March 17, 2008

A Writer's Notebook



So here I am on St. Patrick's Day and my writing group is meeting tonight. I don't have anything written, of course, because now that I've decided to take graduate classess to become a school librarian I had to spend all weekend cramming for the GRE this Friday. We also just had all the floors done. And my daughter and I have been sickly. In a word, I've been distracted. So trying to think of something, anything to write about for tonight, this book popped to mind. It's written for 4th grade and up but that doesn't mean you won't get anything out of it as an adult.

Writing is capture. Write everything down so you don't forget it and write it in the same place so you don't lose what you wrote. In A Writer's Notebook, Ralph Fletcher is promoting the same idea. Get a notebook and fill it with words, quotes, fragments, names, lists, whatever and you'll always have something to draw from in your writing.

So far so sensible, but he digs a little deeper. He interviews some writers and asks them about their notebooks which is quite revealing. He also quotes from his own notebooks and guides you toward certain fruitful types of notebook writing. Chapters like "Fierce Wonderings," "Writing Small," and "Seed Ideas" lead to some great exercises. The book is peppered with quotes from student notebooks as well.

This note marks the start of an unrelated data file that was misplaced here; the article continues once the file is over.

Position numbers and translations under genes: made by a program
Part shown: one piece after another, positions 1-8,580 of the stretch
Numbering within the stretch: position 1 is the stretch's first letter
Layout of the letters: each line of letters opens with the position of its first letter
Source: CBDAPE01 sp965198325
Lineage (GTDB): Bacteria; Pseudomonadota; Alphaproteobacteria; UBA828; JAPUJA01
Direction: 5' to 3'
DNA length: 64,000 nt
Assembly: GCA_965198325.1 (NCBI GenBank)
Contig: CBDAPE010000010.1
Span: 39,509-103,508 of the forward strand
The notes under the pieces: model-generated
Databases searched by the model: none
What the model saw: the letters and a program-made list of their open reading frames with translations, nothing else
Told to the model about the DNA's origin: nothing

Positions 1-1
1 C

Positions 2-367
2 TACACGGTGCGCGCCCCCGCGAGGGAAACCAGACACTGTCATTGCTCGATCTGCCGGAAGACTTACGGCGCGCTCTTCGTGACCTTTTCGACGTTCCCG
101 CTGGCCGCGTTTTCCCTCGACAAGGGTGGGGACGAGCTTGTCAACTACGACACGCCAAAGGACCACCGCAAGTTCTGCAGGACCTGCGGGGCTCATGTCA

I think a writer's notebook is just a place to be free and sketch some thoughts. I don't think it should be an end in itself. The point is to write, not fill up notebooks. There are people who have the most gorgeous and creative notebooks I've ever seen with writing and collage and art on every page. If that's your thing, then great. I like to think of a writer's notebook as a bit more utilitarian. More along the lines of a reporter's or even a cop's, but not just for the facts. The best way to have good ideas is to have a lot of ideas and a writer's notebook will lead you there.

Ralph Fletcher has also written How Writer's Work, Live Writing and Poetry Matters along the same lines. He's also written some great books for teachers of writing including the essetial What a Writer Needs and two books on Craft Lessons. Check them out and enjoy the process.




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